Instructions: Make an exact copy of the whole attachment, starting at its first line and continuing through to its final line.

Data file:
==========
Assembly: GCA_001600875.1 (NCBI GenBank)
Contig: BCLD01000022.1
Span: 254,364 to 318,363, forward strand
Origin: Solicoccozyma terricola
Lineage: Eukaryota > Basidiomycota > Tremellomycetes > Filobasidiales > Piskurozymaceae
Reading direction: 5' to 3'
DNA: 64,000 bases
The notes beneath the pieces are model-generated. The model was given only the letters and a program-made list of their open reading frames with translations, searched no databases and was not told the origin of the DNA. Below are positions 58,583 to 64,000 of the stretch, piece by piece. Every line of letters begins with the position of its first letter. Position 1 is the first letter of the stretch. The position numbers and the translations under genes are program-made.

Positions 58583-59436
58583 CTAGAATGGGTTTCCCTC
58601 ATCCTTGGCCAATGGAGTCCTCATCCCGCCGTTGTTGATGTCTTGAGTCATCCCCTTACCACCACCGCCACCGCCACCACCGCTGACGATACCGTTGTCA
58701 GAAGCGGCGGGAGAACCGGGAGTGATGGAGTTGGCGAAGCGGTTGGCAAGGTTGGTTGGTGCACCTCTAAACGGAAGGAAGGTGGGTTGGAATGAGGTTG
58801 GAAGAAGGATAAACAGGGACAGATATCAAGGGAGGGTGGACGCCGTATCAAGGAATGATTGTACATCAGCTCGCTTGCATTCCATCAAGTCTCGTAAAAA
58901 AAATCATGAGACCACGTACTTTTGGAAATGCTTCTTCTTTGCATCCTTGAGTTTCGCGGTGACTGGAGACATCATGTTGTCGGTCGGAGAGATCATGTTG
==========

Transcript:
Assembly: GCA_001600875.1 (NCBI GenBank)
Contig: BCLD01000022.1
Span: 254,364 to 318,363, forward strand
Origin: Solicoccozyma terricola
Lineage: Eukaryota > Basidiomycota > Tremellomycetes > Filobasidiales > Piskurozymaceae
Reading direction: 5' to 3'
DNA: 64,000 bases
The notes beneath the pieces are model-generated. The model was given only the letters and a program-made list of their open reading frames with translations, searched no databases and was not told the origin of the DNA. Below are positions 58,583 to 64,000 of the stretch, piece by piece. Every line of letters begins with the position of its first letter. Position 1 is the first letter of the stretch. The position numbers and the translations under genes are program-made.

Positions 58583-59436
58583 CTAGAATGGGTTTCCCTC
58601 ATCCTTGGCCAATGGAGTCCTCATCCCGCCGTTGTTGATGTCTTGAGTCATCCCCTTACCACCACCGCCACCGCCACCACCGCTGACGATACCGTTGTCA
58701 GAAGCGGCGGGAGAACCGGGAGTGATGGAGTTGGCGAAGCGGTTGGCAAGGTTGGTTGGTGCACCTCTAAACGGAAGGAAGGTGGGTTGGAATGAGGTTG
58801 GAAGAAGGATAAACAGGGACAGATATCAAGGGAGGGTGGACGCCGTATCAAGGAATGATTGTACATCAGCTCGCTTGCATTCCATCAAGTCTCGTAAAAA
58901 AAATCATGAGACCACGTACTTTTGGAAATGCTTCTTCTTTGCATCCTTGAGTTTCGCGGTGACTGGAGACATCATGTTGTCGGTCGGAGAGATCATGTTG